Cleveland fell three games short of the Yankees in 1955 as none of the Big Three won 20, though each had a solid season.  Hampered by two serious leg injuries, Lemon still recorded 18 victories, which tied him with Whitey Ford and Frank Sullivan for the most in the league.  (It was the first time the American League had no 20-game winners.)  Still making around $50,000, Lemon remained the highest-paid pitcher in the majors, but was only the second highest-paid Indian behind Ralph Kiner.  At the end of the season, GM Greenberg proclaimed a new Big Three: Herb Score, Ray Narleski, and Don Mossi. 

Lemon posted his seventh and final 20-win season in 1956, going 20-14 with a 3.03 ERA and tying Billy Pierce for the league lead in complete games with 21.  Although Wynn and Score also won 20 and the Tribe pitching led the league in ERA, the team was fifth in the league in runs scored and dropped further behind the Yankees, finishing in second place, nine games back.  With two months left in the season, Lemon pulled a muscle in his right thigh while reaching for a bad throw as he covered first, and the injury nagged him the rest of the way.  Now almost 36 years old, he commented that while he’d pulled muscles before, “This is a new spot. It must be old age.”6 He recorded his 200th victory on September 11, a 3-1 win over the Orioles, and his own two-run homer, the 36th of his career, accounted for the margin of victory.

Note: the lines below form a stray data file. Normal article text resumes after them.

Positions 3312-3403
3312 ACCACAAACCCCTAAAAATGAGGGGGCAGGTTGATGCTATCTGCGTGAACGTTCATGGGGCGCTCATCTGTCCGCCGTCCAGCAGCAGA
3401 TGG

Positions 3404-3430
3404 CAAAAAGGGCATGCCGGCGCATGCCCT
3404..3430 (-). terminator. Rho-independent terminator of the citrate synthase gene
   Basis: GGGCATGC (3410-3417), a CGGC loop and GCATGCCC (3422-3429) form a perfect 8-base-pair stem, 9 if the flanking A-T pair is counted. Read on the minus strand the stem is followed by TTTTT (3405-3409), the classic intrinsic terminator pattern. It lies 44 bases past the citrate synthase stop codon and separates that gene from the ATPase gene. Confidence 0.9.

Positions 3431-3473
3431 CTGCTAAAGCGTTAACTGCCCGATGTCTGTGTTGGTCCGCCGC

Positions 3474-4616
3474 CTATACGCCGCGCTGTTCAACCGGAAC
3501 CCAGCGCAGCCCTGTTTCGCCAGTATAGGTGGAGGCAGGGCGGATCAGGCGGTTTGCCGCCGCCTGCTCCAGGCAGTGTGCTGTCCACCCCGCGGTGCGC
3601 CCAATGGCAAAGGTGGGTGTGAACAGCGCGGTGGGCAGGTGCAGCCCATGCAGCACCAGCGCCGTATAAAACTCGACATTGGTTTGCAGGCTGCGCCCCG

As the Indians tumbled to sixth place in 1957, Lemon had his first losing season since 1946.  He finished at 6-11 with a 4.60 ERA.  He had one of his best games on May 7, when he was brought in to relieve after Herb Score was felled by Gil McDougald’s line drive.  Lemon pitched 8⅓ innings and gave up just six hits to claim the 2-1 victory.  Lemon developed bone chips in his right elbow late in the season, but he continued to pitch.7“We were chin-high in injuries. I didn’t want to be a liability,” he said.7 The elbow was operated on in November, and 20 pieces of bone and tissue were removed.